It is heartbreaking however, to state that most persons who work in very toxic offices have stayed back , despite what they go through. The reason for this isn’t far fetched. The lack of employment in the country or work with little or no pay has actually contributed to 95% of the reason for this. Most employers knowing the state of the country however, will treat their employees in any manner they so choose, since the latter has no option/choice. Secondly, the gap in our Labour Law as well as the nonchalance and inefficiency of our courts has also played its own part in this case. How is it possible that a whole Labour Act makes no provision for the prohibition of sexual harassment? This sounds very irritating to the ear and should serve as a wake up call to the Lawmakers in Nigeria. Every worker in Nigeria, no matter how small, tiny or young deserves every and all kind of protection at their various workplaces. The fact that most of the employers guilty of these harassments are our politicians is another point that should be looked into. These employers do what they do and carry out various kinds of amorous acts on employees knowing that little or nothing can be done to them. Most workplaces with toxic traits can be spotted with the following characteristics:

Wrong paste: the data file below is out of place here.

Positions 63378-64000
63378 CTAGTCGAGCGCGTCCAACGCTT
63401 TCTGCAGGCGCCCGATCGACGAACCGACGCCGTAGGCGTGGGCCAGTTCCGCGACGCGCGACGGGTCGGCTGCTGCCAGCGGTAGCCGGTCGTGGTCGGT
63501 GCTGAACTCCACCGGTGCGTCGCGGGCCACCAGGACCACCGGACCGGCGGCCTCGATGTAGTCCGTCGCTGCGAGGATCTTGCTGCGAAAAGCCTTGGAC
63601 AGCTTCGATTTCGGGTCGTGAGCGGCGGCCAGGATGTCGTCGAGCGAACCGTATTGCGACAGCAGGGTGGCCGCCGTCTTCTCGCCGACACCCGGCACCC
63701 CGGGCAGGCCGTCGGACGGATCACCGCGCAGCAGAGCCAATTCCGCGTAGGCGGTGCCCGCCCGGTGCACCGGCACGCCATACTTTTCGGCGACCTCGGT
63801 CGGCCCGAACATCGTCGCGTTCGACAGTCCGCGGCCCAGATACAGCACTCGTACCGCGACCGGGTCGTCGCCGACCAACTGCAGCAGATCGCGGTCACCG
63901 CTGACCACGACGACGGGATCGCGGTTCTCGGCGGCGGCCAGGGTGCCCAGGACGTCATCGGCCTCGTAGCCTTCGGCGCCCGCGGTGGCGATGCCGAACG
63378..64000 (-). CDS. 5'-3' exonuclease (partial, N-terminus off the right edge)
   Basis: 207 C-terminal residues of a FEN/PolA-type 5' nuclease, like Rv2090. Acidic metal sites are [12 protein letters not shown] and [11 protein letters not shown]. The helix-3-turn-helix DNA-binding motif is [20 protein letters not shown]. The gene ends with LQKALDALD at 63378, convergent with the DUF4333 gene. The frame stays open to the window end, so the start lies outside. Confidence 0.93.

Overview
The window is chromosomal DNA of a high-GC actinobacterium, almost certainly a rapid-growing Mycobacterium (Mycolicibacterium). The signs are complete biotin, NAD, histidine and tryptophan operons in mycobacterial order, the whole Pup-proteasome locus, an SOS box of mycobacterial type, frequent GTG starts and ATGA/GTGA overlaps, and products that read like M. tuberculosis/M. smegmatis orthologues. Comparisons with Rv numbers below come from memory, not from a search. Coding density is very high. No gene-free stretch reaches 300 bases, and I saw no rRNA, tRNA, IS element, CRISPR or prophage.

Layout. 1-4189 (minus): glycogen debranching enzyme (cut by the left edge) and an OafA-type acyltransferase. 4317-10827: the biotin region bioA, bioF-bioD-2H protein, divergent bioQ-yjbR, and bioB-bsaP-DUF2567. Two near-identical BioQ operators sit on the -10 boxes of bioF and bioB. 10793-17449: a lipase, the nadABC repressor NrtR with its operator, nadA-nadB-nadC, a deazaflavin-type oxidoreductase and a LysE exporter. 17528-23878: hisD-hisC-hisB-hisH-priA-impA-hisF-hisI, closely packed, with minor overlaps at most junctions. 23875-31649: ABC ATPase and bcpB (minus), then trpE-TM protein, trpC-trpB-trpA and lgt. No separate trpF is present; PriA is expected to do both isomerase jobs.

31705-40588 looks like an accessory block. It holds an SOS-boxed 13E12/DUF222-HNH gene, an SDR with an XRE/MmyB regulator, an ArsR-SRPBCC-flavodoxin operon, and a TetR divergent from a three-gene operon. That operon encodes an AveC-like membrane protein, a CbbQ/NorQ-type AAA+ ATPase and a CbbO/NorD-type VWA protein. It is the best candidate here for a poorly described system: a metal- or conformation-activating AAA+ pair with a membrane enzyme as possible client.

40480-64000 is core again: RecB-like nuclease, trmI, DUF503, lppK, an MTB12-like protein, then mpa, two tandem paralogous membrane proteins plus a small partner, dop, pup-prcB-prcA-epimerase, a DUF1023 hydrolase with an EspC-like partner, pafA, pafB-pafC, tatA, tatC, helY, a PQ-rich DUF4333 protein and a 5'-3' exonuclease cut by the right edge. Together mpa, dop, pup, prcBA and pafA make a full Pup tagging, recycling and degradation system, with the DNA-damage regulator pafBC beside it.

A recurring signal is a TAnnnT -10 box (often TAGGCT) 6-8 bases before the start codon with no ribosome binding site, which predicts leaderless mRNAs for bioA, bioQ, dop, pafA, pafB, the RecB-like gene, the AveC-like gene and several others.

1. No offer letter or contract of employment.
  2. No specific job description.
  3. Improperly drafted offer letter/ contract of employment.
  4. Unstructured compensation
  5. Lack of violence/harassment policy

A toxic work environment can cause one so much mental stress and real health issues and this is the major reason why the Government needs to look into this issue.


Although the Labour Act has failed in making provisions for the protection of workers from workplace violence and sexual harassment, some Nigerian Laws have tried to come to the rescue of victims. These laws include:

  1. Employee Compensation Act : this Act provides for compensation in the case of mental stress to a worker if the mental stress is an acute reaction to a sudden and unexpected traumatic event arising out of or in the course of the employee’s employment or diagnosed by an accredited medical practitioner as a mental or physical condition amounting to mental stress arising out of the nature of work or the occurrence of any event in the course of the employee’s employment. A victim of workplace harassment can however claim compensation under this provision. See Section 9 of the Employees Compensation Act, 2010.

of the 1999 CFRN makes provision for the dignity of persons. By virtue of the said section, “every Nigerian individual is entitled to respect for the dignity of his person and accordingly, (a) no person shall be subjected to torture or to inhumane or degrading treatment. (b) no person shall be held in slavery or servitude; and (c) no person shall be required to performed forced or compulsory labour.”